A standard PIV (Particle Image Velocimetry) setup allows the determination of two velocity components within a two-dimensional section of a flow (2D-2C). In the process, particles (eg smoke) that move along the streamlines are introduced into the flow. Subsequently, a light section is produced with a laser and a sequence of images is taken with a camera from the illuminated area. If one compares the particles illuminated in the pictures with each other (cross-correlation), the speed field results.
If you extend this system by another camera, you can use the principle of stereoscopy (see human eye) to determine all three components of the velocity within the light section (2D-3C). This has the advantage that even turbulent and turbulent flows can be characterized, since in general also transverse velocities occur here. The schematic structure of a stereo PIV system is shown in the figure below.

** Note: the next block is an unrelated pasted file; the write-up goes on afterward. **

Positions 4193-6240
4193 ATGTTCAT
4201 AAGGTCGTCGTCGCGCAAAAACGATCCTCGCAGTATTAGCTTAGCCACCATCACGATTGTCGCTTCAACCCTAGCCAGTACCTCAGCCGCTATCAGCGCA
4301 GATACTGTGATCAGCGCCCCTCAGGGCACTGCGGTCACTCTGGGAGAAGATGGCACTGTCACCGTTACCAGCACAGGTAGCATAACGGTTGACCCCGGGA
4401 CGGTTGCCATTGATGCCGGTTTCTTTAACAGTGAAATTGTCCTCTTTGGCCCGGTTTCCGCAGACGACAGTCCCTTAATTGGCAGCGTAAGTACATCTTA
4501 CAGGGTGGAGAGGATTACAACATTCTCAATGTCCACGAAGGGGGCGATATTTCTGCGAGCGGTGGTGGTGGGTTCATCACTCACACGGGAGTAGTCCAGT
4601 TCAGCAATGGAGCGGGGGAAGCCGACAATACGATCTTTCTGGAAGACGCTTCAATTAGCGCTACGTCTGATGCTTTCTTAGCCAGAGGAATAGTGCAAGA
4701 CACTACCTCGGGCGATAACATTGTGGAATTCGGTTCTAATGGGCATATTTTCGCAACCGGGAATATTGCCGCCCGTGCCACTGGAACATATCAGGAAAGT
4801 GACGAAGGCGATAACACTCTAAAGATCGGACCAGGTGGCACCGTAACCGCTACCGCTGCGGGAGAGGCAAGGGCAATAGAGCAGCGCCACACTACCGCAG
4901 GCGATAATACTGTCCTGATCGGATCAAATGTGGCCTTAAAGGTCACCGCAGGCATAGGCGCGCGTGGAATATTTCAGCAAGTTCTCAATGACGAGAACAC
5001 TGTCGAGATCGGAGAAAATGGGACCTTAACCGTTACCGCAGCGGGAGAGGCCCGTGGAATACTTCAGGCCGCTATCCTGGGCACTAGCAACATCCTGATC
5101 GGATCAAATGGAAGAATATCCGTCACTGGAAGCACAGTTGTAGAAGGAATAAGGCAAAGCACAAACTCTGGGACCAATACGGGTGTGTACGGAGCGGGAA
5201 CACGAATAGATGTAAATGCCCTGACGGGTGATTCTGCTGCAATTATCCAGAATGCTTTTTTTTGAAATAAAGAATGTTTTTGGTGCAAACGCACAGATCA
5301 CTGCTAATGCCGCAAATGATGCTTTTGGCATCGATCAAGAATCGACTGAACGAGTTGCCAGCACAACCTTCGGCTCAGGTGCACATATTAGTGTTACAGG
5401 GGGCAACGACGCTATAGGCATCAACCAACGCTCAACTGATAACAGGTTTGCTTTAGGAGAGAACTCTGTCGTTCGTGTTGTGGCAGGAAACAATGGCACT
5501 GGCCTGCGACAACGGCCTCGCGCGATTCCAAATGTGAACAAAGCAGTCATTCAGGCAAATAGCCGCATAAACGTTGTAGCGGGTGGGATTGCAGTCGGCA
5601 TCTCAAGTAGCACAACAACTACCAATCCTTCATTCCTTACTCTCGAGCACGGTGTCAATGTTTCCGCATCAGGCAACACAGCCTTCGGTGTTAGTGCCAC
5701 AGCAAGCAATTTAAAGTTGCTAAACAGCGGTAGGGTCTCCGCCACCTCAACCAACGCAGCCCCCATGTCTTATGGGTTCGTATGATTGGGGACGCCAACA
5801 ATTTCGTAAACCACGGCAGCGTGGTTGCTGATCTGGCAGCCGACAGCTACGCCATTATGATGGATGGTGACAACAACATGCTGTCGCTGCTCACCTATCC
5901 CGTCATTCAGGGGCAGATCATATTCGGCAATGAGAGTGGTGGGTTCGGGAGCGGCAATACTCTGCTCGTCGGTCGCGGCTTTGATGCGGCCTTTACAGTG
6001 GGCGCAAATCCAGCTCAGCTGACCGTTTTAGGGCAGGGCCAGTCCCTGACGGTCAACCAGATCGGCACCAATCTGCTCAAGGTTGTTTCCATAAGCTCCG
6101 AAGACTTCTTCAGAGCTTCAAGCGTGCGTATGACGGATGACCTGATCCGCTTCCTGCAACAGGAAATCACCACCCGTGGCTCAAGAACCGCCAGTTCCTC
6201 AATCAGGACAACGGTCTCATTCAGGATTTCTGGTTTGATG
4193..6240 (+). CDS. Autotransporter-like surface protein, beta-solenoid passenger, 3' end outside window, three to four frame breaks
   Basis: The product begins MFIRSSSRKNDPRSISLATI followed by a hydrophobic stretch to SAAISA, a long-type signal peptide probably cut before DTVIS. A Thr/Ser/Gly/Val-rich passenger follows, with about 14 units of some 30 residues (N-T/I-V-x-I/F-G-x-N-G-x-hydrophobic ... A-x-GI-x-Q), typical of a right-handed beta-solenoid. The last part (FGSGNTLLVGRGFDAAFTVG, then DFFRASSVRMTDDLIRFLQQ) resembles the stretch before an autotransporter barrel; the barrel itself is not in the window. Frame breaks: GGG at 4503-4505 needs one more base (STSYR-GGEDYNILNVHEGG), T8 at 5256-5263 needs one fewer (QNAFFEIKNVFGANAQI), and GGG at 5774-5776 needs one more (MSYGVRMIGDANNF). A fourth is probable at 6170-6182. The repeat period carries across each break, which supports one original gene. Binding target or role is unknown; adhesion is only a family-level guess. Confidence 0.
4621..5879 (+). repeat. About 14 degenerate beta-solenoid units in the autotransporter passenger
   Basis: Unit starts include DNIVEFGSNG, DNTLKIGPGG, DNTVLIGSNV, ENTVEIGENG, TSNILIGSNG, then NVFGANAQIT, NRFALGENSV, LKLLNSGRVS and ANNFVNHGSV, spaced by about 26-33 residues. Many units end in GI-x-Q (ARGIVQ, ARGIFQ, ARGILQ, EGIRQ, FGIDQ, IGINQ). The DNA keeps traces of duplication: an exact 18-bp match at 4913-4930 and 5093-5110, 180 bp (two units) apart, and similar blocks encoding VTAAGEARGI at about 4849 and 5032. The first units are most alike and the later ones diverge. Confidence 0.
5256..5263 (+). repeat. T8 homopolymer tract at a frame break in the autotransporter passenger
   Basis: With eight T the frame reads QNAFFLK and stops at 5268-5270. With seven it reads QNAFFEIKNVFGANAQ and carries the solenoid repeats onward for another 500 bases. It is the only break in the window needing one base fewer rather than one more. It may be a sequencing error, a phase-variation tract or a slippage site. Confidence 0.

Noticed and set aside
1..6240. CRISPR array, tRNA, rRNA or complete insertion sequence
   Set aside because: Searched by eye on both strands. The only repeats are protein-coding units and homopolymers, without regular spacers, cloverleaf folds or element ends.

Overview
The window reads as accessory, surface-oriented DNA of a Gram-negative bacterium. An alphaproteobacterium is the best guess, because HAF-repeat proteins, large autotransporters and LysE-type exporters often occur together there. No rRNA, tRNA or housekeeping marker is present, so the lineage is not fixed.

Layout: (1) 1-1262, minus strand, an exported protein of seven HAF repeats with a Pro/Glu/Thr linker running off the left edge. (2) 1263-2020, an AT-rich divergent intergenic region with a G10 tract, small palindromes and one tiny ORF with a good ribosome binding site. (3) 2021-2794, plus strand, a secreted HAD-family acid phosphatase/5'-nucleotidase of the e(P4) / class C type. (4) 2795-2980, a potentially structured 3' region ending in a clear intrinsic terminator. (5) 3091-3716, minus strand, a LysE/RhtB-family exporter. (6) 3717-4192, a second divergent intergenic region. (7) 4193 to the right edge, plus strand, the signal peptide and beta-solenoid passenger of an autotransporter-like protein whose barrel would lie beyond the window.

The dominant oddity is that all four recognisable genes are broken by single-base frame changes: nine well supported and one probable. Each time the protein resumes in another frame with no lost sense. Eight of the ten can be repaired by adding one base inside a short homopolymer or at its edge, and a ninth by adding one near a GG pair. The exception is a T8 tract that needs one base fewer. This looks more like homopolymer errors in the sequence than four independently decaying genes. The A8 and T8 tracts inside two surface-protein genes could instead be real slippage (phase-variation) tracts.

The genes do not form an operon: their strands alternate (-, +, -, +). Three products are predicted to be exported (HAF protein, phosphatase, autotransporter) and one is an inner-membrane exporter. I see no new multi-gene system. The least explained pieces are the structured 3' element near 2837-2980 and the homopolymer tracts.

In a current application of the stereo PIV system, the objective is to reproduce realistic wind turbine blade flows in the wind tunnel. In the outdoor use of a wind turbine (WEA) prevail on the one hand a turbulent flow, on the other occur characteristic vortex on the rotor blades, which are caused by impurities such as dirt or damage. The stereo PIV analysis allows to reconstruct these conditions in the wind tunnel as well as to understand the phenomena and their effects on the performance of a wind turbine.